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  • January 14, 2013

    Best Movies by Farr: Indiscreet

    by John Farr

    John Farr discusses a romantic comedy starring Ingrid Bergman and Cary Grant, directed by Stanley Donen.


    Indiscreet (1958)

    What It’s About:
    Industrialist Philip Adams (Cary Grant), on business in London, meets famous stage actress Anne Kalman (Ingrid Bergman) and pretends to be married, presumably to avoid the subject further down the road. Anne still can’t help falling in love with him, of course. But when she learnsWhen the fiery Anne learns he’s not married, she schemes to make him pay for his ruse.

    Why I Love It:
    What Director Stanley Donen uses excellently here are two gorgeous, sophisticated stars that fit like a glove. He also creates a deliciously elegant atmosphere with colorful, chic sets, scenic London locales, and stunning Dior gowns and stunning Dior gowns that comprise a feast for the eyes. “Indiscreet” will transport you to another lost, pleasant, and civilized time and place when the words “sophisticated”‘ and “comedy” could actually go together.

    Visit Best Movies by Farr for more great DVD recommendations.

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  • January 10, 2013

    Best Movies by Farr: The Flight of the Phoenix

    by John Farr

    John Farr discusses James Stewart’s last great film, directed by Robert Aldrich.


    The Flight of the Phoenix (1965)

    What It’s About:
    After their plane crashes in the Sahara desert, grizzled veteran pilot Frank Towns (James Stewart) and alcoholic navigator Lew Moran (Richard Attenborough) attempt to establish order among a volatile group of male passengers, including British officer Capt. Harris (Peter Finch) and addled mental case Trucker Cobb (Ernest Borgnine), while scrambling for a way to flag down help. All hope seems lost until arrogant German engineer Heinrich (Hardy Krüger) reveals an audacious plan for building a new aircraft from the wreckage.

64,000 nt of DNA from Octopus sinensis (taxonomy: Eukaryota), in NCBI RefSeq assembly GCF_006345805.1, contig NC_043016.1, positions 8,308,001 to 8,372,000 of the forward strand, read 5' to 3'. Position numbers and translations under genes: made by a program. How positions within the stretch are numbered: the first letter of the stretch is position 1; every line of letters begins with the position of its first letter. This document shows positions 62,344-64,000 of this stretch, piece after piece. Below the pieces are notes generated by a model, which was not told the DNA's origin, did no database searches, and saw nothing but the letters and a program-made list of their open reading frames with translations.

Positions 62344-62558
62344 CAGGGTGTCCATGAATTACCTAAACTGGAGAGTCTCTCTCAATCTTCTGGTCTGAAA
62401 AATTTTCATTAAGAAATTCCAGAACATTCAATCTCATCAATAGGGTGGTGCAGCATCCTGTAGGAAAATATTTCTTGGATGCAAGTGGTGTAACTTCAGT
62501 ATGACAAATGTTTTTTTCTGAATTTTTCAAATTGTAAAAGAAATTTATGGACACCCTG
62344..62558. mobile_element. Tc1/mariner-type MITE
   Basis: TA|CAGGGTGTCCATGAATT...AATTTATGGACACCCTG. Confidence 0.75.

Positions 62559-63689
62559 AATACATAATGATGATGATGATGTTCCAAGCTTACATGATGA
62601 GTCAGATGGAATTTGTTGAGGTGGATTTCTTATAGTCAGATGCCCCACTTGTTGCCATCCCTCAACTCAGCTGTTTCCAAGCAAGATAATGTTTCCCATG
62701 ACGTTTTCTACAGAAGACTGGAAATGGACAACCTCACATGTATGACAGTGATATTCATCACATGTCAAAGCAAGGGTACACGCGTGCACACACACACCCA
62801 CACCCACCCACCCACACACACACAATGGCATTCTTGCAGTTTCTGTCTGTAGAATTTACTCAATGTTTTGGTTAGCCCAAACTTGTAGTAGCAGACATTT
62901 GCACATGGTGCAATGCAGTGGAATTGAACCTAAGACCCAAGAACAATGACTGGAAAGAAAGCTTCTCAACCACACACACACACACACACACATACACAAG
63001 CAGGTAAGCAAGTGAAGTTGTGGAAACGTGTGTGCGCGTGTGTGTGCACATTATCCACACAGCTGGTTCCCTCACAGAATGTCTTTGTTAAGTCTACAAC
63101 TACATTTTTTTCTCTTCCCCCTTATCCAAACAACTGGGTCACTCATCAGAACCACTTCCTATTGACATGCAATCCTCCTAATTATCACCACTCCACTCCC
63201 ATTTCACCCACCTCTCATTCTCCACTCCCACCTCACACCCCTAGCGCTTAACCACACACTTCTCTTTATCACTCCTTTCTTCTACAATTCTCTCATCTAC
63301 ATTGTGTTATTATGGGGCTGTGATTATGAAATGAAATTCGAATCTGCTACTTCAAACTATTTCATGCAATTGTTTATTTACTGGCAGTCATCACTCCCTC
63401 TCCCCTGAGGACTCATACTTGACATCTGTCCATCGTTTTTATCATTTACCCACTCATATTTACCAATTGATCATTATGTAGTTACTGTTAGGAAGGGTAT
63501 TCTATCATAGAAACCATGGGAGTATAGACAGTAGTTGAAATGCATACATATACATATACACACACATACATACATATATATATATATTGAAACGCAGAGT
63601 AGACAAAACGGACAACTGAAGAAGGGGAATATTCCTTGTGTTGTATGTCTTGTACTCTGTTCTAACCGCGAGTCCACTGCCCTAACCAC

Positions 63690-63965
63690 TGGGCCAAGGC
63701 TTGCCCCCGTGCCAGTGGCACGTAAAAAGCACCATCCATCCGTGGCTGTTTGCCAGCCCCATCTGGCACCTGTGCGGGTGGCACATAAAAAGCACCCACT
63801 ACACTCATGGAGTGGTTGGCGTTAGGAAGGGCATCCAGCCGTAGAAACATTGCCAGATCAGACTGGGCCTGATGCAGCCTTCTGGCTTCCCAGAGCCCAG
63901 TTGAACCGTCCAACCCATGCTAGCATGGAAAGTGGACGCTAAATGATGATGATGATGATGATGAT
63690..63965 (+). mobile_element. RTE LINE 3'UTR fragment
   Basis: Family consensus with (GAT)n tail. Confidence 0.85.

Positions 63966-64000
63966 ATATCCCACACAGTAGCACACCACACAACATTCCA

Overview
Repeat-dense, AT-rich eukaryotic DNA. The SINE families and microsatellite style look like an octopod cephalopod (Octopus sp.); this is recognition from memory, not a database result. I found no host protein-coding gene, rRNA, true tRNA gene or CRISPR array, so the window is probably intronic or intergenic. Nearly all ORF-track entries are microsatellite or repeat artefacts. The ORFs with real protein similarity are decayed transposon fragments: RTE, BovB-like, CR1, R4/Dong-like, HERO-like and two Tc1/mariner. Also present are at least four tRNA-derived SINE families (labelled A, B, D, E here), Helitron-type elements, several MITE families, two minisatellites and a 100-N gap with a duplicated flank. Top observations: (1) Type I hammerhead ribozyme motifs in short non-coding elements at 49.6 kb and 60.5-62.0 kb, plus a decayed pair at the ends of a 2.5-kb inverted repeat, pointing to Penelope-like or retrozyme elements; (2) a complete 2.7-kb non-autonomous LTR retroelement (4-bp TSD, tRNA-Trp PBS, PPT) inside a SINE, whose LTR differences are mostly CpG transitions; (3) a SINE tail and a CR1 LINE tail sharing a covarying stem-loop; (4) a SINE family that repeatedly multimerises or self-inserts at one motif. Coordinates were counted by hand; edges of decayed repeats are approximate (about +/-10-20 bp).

Why I Love It:
    A gripping survival film headed by a superlative cast, Aldrich’s gritty “Phoenix” pits Stewart’s irascible, old-school aviator against Kruger’s smug, ultra-rational scientist, a tense war of wills that anchors Lukas Heller’s intelligent storyline. Addressing issues of cowardice and bravery, as well as the antagonisms that divide civilization from the rule of anarchy, Aldrich gets a lot of mileage out of the scorching setting. Attenborough, Finch, Borgnine, and Dan Duryea add a colorful mix of madness and insight to the crew’s efforts in fine support roles. For a manly take on desperation and its discontents, “Phoenix” is one hell of a good ride.

    Visit Best Movies by Farr for more great DVD recommendations.

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  • January 4, 2013

    Best Movies by Farr: Black Narcissus

    by John Farr

    John Farr discusses an earlier Deborah Kerr film, directed by Michael Powell and Emeric Pressburger.


    Black Narcissus (1947)

    What It’s About:
    When young Sister Clodagh (Deborah Kerr) is asked to open a convent-hospital in a former brothel perched high above a small village in India, she readily agrees, despite knowing hardships lie ahead. Once there, she’s greeted by a sardonic Englishman, Mr. Dean (David Farrar), who takes great delight in ruffling Sister Clodagh’s habit. But it’s jealous, unstable Sister Ruth (Kathleen Byron) who eventually succumbs to the dark allure of the exotic, windswept setting.